Faustina Milner

 
The Cartersville Express
Cartersville, Georgia
October 3, 1871, page 3
 
Transcribed by:  
 

MISS FAUSTINA MILNER, eldest daughter of Maj. And Mrs. Wm. Milner, in the very youth of her days, departed this life in perfect triumph, on Saturday morning last, after a long lingering illness of consumption.  Her death was a signal triumph of Christian faith over the grim monster, Death.  She waited patiently, on the shores of mortality, for the welcome invitation to come up higher, and grasping her father’s and mother’s hands in hers, after calling up to her bedside one after another of her brothers, sisters, relatives and friends present and delivering her parting admonitions to each, then
“Swift she ascended the heavenly place,
And hastened to her home;
She leaped to meet His kind embrace,
And cried, O Lord, I come.”

Miss Faustina is no more.  In the springtime of life, as the mocking bird plumes its gay feathers and warbles its sweet sonnets, and the flowers with their rich hue and tint scatter their fragrance upon the passing breeze, so did she warble the sweet melodies of music within Zion’s pales and the social circle, and wielded a hallowed influence, in her life, upon her young associates, who now, in sorrow, exclaim,
“Dearest sister, thou hast left us,
Here thy loss we deeply feel.”

Now in perpetual beauty she blooms to fade no more, while she has joined the choir of the redeemed in anthems of unceasing praise to Him who loved her and died to save her, and washed her in His own precious blood.  Weep not father, mother, sisters, brothers, relatives and friends, she is not dead, but sleepeth.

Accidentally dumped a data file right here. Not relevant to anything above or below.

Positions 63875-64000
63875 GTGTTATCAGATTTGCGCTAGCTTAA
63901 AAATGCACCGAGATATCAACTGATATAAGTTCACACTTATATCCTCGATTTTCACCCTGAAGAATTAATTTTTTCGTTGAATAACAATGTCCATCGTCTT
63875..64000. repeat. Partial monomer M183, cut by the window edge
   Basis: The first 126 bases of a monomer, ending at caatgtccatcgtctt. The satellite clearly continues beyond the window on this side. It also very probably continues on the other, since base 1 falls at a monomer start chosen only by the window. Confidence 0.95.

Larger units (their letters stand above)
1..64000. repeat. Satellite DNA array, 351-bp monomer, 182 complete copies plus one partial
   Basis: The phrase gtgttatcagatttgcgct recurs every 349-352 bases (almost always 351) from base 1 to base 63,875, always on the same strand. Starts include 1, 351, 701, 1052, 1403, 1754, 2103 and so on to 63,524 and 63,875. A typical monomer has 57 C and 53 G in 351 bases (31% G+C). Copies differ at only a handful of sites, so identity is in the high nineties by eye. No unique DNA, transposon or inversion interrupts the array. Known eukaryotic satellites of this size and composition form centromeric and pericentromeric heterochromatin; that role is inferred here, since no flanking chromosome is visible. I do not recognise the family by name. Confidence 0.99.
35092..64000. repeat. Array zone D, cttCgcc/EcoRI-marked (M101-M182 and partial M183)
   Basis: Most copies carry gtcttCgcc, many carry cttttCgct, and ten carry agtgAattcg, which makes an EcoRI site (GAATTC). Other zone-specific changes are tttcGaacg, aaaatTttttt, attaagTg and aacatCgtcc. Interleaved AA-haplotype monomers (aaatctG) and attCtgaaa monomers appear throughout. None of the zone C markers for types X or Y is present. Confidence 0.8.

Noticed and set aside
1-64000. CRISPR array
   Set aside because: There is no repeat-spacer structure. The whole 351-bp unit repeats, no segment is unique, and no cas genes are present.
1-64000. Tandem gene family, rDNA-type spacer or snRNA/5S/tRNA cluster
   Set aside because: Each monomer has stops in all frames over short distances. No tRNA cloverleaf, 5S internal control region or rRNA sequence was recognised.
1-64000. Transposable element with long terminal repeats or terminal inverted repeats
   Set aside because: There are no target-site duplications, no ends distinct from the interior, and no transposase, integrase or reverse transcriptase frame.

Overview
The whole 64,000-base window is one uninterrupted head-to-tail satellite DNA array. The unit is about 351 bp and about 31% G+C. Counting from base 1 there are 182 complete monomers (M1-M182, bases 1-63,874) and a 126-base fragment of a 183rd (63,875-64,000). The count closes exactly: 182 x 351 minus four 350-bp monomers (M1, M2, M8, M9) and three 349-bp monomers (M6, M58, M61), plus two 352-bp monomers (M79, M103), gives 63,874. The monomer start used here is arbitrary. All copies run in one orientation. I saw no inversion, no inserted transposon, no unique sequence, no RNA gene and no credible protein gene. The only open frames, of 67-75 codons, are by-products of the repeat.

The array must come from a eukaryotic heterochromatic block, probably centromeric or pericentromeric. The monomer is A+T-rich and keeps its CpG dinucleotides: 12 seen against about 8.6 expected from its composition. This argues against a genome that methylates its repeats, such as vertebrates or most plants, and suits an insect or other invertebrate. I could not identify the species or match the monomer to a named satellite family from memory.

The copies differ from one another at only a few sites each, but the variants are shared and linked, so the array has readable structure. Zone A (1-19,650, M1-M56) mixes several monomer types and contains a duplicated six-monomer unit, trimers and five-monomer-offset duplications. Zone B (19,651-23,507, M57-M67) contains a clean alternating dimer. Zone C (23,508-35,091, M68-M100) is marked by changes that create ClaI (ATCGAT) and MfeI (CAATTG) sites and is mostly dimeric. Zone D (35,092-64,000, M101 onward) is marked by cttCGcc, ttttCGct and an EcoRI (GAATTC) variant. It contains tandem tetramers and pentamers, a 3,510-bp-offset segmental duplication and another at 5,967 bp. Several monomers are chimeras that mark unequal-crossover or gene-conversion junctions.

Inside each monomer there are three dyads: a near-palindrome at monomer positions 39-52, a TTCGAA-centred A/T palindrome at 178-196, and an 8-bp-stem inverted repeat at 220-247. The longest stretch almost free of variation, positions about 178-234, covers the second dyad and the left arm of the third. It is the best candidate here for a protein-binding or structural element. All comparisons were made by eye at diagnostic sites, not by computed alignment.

“But again you hope to meet her,
When the day of life is fled;
Then, in heaven, with songs you’ll greet her,
Where no farewell tear is shed.”

Her funeral was preached from her father’s residence on Sunday evening at 2 o’clock, by her pastor, Rev. Theodore E. Smith, and from thence her remains were accompanied, by a large funeral procession, to the old Presbyterian Church grave yard, hard by the gently rolling waters of the beautiful Etowah, and there consigned to the grave, to sleep beside some of her dearly loved associates who had crossed the flood before her, to await the sound of the trumpet in the last day.  Then she will

“Burst the chains with sweet surprise,
And in her Saviour’s image rise.”

 

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